Algebra, with Arithmetic and Mensuration, from the Sanscrit of Brahmegupta and Bhascara

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John Murray, 1817 - Algebra - 378 pages

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Page 192 - One bee, which remained, hovered and flew about in the air, allured at the same moment by the pleasing fragrance of a jasmin and pandanus. Tell me, charming woman, the number of bees.
Page 6 - Beautiful and dear Lilavati, whose eyes, are like a fawn's ! tell me what is the number resulting from one hundred and thirty-five taken into twelve? if thou be skilled in multiplication by whole or by parts, whether by sub-division of form or separation of digits. Tell me auspicious woman, what is the quotient of the product divided by the same multiplier.
Page 278 - With fractions, the product of the numerators divided by the product of the denominators gives the final answer or product.
Page li - ADITYADASA, an astrologer of Ujjayani, who appears to have flourished at the close of the fifth, or beginning of the sixth century of the Christian era. He was preceded, as it seems, by another of the same name, who lived, according to the chronologists of Ujjayani, at the close of the second century. He may have been followed by a third, who is said to have flourished at the court of RAJA Bn6jA DŁVA of Dhara, and to have had SATANANDA, the author of the Bhaswat'i, for his scholar.
Page xxii - ... of a few. The adoration of the sun, of the planets, and of the stars, in common with the worship of the elements...
Page 191 - Eight rubies, ten emeralds, and a hundred pearls, which are in thy ear-ring, my beloved, were purchased by me, for thee, at an equal amount; and the sum of the rates of the three sorts of gems was three less than half a hundred; tell me the rate...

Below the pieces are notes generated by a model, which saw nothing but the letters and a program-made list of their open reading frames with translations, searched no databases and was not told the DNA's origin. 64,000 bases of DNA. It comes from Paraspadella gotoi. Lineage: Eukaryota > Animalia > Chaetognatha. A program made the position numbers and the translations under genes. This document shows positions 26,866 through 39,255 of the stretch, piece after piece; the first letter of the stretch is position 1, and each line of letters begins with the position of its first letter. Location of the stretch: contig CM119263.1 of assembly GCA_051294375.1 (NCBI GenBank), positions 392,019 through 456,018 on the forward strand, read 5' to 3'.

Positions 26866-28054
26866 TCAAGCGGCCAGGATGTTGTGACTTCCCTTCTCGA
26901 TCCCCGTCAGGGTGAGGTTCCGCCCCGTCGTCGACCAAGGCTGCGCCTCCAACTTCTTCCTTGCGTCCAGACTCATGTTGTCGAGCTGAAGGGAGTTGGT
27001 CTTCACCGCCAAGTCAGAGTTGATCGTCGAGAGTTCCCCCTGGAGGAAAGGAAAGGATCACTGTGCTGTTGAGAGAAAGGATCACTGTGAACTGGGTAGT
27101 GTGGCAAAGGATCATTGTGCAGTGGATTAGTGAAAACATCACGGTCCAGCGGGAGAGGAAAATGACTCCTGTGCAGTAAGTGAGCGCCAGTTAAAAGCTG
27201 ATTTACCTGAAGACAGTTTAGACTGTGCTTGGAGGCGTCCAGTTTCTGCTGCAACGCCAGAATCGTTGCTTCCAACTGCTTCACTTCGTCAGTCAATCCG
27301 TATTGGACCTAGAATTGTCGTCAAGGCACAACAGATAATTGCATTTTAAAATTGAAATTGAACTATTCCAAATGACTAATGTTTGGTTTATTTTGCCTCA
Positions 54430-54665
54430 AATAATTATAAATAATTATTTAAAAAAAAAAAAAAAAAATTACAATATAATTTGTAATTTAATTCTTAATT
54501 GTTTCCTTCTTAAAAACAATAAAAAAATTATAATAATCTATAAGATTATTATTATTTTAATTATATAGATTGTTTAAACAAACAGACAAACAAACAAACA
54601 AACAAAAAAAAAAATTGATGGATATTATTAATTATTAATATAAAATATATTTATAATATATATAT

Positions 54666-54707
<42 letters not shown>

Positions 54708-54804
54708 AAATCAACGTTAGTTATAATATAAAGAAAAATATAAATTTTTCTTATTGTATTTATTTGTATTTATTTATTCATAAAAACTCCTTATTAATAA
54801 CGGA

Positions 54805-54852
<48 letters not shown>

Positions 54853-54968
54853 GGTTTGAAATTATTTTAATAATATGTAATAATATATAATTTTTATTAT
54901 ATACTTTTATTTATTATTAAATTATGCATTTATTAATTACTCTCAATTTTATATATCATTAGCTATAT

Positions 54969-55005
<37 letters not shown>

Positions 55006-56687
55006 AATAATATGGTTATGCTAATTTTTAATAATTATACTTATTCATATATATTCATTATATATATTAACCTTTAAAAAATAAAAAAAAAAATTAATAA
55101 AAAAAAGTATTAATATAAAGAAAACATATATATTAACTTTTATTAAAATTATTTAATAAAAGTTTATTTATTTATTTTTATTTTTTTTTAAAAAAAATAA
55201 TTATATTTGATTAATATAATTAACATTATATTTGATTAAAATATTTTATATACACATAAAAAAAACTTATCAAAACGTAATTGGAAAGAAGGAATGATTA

Page xxii - The Hindus had undoubtedly made some progress at an early period in the astronomy cultivated by them for the regulation of time. Their calendar, both civil and religious, was governed chiefly, not exclusively, by the moon and sun ; and the motions of these luminaries were carefully observed by them : and with such success, that their determination of the moon's synodical revolution, which was what they were principally concerned with, is a much more correct one than the Greeks ever achieved. They...
Page 70 - Therefore the area of the ring is equal to the product of the sum and difference of the two diameters multiplied by .7854. Ex. 1. If AB (Fig. 13.) be 221. and A'B' 106, what is the area of the ring ? Ans.
Page lxxv - Reduction are of three kinds, namely, roots, squares, and simple numbers relative to neither root nor square. A root is any quantity which is to be multiplied by itself, consisting of units, or numbers ascending, or fractions descending. A square is the whole amount of the root multiplied by itself. A simple number is any number which may be pronounced without reference to root or square. A number belonging to one of these three classes may be equal to a number of another class; you may say, for...
Page 204 - ... above the surface of the water. Forced by the wind, it gradually advanced, and was submerged at the distance of two cubits. Compute quickly, mathematician, the depth of ^vater. Statement : Biff, of hypotenuse and upright ± cubit. Side 2 cubits. Proceeding as directed, the upright and hypotenuse are found, viz. upright Vs. It is the depth of water.

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